Site logo

What are Assets on My Company’s Financial Statements?

May 12, 2015

Tax Question:

What are assets on my company’s financial statements?

Facts:

An asset is considered a resource with economic value that can be measured in a monetary unit that is controlled by the corporation and expects to deliver a future benefit.

Discussion:

Assets can be classified as either current or long-term, can be tangible or intangible. They may also directly generate cash flow and are usually recorded at historical cost (the value when acquired).

  • Current assets usually have a useful life of less than a year meaning that they are sold, consumed or exhausted within 12 months. Some examples of current assets are cash, accounts receivable, short-term investments, inventory, and prepaid expenses. Current assets are usually more liquid, meaning they can be converted into cash very quickly if required.
  • Long-term investments are usually listed separately in the asset section of the balance sheet. Some long-term investments include stocks, bonds, and shares in other companies. These are generally held to generate cash flow and profits.
  • Fixed assets are long-term meaning they have a useful life over a period greater than one year. Some examples are buildings, land and manufacturing equipment. They are usually listed as Property, Plant, and Equipment on the Balance Sheet. They are purchased to generate future revenue from their use. They are capitalized and depreciated over their useful life for financial reporting purposes until they been fully depreciated or disposed of.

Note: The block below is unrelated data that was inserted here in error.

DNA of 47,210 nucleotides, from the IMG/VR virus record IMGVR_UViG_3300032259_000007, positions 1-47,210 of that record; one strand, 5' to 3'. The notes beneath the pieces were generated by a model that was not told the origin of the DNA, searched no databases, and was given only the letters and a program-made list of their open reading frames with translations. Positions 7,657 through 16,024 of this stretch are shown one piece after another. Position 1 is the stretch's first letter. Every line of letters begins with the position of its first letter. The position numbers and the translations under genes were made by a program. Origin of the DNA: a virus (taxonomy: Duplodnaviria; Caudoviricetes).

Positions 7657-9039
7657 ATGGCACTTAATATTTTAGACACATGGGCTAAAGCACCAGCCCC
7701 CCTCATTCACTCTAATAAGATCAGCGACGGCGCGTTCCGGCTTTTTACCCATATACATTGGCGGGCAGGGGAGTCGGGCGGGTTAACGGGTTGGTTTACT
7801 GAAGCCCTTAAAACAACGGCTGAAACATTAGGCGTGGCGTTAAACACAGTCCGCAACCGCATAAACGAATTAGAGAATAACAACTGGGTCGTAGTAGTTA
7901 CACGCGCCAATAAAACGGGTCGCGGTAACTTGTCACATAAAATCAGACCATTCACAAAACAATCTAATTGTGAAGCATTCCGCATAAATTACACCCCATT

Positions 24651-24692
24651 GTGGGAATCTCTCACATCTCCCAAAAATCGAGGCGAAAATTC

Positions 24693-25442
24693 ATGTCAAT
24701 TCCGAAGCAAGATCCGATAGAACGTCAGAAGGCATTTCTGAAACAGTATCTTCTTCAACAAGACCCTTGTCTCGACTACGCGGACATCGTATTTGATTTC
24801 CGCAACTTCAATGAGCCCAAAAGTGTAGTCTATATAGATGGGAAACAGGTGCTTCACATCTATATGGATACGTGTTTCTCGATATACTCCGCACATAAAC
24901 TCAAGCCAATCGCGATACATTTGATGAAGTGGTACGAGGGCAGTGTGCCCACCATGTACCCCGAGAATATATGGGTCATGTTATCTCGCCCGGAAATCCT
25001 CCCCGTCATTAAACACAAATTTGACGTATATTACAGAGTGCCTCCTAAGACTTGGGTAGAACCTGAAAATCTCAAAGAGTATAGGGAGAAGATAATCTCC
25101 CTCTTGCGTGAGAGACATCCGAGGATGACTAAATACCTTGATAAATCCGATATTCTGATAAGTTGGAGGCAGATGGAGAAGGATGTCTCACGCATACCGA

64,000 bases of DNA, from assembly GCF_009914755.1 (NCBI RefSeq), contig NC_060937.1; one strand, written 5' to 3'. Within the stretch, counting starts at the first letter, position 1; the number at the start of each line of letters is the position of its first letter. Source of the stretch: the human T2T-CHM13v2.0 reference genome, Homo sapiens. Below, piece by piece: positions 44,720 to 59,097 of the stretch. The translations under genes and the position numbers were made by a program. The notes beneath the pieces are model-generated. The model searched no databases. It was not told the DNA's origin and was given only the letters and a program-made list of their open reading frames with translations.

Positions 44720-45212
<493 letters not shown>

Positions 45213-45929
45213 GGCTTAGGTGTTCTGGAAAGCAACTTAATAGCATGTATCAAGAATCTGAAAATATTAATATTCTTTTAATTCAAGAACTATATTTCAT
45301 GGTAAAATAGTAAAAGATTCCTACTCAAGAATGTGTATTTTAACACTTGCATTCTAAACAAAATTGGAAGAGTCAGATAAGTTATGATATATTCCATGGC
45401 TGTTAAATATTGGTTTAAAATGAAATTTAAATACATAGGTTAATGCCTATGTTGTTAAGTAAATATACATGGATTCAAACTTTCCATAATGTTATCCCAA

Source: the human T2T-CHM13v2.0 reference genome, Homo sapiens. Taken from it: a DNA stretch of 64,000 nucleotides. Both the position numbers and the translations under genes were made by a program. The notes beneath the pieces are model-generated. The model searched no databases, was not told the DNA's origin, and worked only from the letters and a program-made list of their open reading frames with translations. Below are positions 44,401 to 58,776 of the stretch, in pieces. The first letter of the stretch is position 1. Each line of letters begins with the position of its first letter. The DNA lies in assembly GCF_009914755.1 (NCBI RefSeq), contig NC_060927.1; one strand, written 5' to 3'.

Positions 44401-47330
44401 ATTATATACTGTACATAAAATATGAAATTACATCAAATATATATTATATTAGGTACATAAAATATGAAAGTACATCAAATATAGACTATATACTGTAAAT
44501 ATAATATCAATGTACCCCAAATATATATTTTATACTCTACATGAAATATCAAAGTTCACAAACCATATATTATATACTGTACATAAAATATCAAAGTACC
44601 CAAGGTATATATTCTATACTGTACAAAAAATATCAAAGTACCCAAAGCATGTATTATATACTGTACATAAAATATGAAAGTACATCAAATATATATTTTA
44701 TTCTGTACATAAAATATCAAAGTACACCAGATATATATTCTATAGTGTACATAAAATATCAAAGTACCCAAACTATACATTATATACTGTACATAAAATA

• Most assets are tangible meaning you can touch or feel them as they have a physical presence such as equipment. However, you may also have intangible assets which can not be seen and are harder to put a monetary value on them as it can be quite subjective. Examples of intangible assets are trademarks, patents, goodwill, or client lists. These are listed under a separate line item on the Balance Sheet.

If you would like more information on this topic, please contact a member of the Empire CPA team by filling out the contact form below.

Canadian and foreign tax laws are complex and have a tendency to change on a frequent basis. As such, the content published above is believed to be accurate as of the date of this post. Before implementing any tax planning, please seek professional advice from a qualified tax professional. Empire, Chartered Professional Accountants will not accept any liability for any tax ramifications that may result from acting based on the information contained above.

Share this post

Related posts